Comment & Analysis: Obituray

Daily Post (Liverpool, England), January 27, 2006 | Go to article overview

Comment & Analysis: Obituray


Byline: Josef Milik

THE inveterate smoker, who enjoyed a drink or two, was a multilinguist and a renowned Biblical scholar, but when he pored over the ancient fragments of parchment, sticky tape in hand and ash drooping from the end of his cigarette, doubters wondered if he was the best man to be deciphering manuscripts of such importance for the whole world.

Indeed, with a lively sense of humour and his spoken English drawn from the novels of Mickey Spillane and PG Wodehouse, he was an improbable figure to be entrusted with the translation of Dead Sea Scrolls.

But Josef Milik would become a prodigious publisher of those fragments of writing about the history of Judaism and the roots of Christianity, which had been found in jars in 11 caves on a plateau overlooking the ruins at the mouth of wadi Qumran.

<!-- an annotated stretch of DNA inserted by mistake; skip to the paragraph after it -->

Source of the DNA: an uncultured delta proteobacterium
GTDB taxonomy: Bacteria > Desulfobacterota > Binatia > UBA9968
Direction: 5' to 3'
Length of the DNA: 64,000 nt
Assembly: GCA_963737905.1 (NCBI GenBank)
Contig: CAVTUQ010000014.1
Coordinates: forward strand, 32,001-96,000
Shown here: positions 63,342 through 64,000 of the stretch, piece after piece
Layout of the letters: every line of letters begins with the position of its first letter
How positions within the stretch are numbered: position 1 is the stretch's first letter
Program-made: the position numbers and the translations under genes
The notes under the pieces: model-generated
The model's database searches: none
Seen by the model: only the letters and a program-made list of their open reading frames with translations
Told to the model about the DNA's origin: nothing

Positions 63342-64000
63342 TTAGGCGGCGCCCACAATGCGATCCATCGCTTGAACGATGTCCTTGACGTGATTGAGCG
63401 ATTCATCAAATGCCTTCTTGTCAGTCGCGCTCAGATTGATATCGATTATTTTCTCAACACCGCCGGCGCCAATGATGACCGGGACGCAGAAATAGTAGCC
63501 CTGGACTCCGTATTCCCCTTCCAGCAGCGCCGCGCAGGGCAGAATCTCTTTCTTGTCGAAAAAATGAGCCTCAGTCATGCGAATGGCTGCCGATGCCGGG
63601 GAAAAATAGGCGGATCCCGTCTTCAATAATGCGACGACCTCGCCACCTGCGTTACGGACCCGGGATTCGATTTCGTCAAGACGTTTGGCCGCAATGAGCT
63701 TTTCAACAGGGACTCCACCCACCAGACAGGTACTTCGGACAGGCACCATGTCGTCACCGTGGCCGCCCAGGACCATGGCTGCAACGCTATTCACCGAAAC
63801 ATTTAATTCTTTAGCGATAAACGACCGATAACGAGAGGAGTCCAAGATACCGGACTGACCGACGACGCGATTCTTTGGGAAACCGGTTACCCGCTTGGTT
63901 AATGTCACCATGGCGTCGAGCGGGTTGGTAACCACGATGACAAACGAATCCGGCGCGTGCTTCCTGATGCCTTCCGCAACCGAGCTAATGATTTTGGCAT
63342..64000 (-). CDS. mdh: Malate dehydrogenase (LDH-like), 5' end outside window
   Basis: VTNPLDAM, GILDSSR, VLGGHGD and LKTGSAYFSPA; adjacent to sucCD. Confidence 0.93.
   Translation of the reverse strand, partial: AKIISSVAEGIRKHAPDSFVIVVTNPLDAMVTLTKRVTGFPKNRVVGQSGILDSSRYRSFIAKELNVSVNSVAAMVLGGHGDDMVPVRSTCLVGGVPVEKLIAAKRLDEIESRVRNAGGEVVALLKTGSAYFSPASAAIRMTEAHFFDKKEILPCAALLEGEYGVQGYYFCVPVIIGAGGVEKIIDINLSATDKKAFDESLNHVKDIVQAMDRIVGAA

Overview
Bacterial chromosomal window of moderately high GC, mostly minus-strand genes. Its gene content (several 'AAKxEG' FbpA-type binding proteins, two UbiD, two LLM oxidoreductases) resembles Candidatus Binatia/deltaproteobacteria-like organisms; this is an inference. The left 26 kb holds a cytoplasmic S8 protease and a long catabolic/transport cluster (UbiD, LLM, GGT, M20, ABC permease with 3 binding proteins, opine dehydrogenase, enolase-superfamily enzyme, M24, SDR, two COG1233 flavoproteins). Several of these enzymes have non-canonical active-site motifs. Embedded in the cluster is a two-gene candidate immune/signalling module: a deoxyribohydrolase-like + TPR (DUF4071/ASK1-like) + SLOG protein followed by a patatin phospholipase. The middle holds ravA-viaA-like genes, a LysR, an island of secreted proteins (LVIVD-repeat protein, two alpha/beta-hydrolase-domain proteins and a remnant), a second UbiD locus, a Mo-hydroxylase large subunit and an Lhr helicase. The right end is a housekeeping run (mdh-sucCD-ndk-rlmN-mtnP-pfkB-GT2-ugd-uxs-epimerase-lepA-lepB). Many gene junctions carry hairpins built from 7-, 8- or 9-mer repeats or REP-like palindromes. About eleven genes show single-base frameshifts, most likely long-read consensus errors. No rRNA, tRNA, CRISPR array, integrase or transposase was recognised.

Written in Hebrew and Aramaic, they were discovered from 1947 to 1955.

Milik, who had been ordained into the priesthood in Poland and moved to Rome, joined the team working on the scrolls in 1951. The idea was for the texts to be published in scholarly books.

It is thought that at least some of them were the work of an ascetic cult called the Essenes. …

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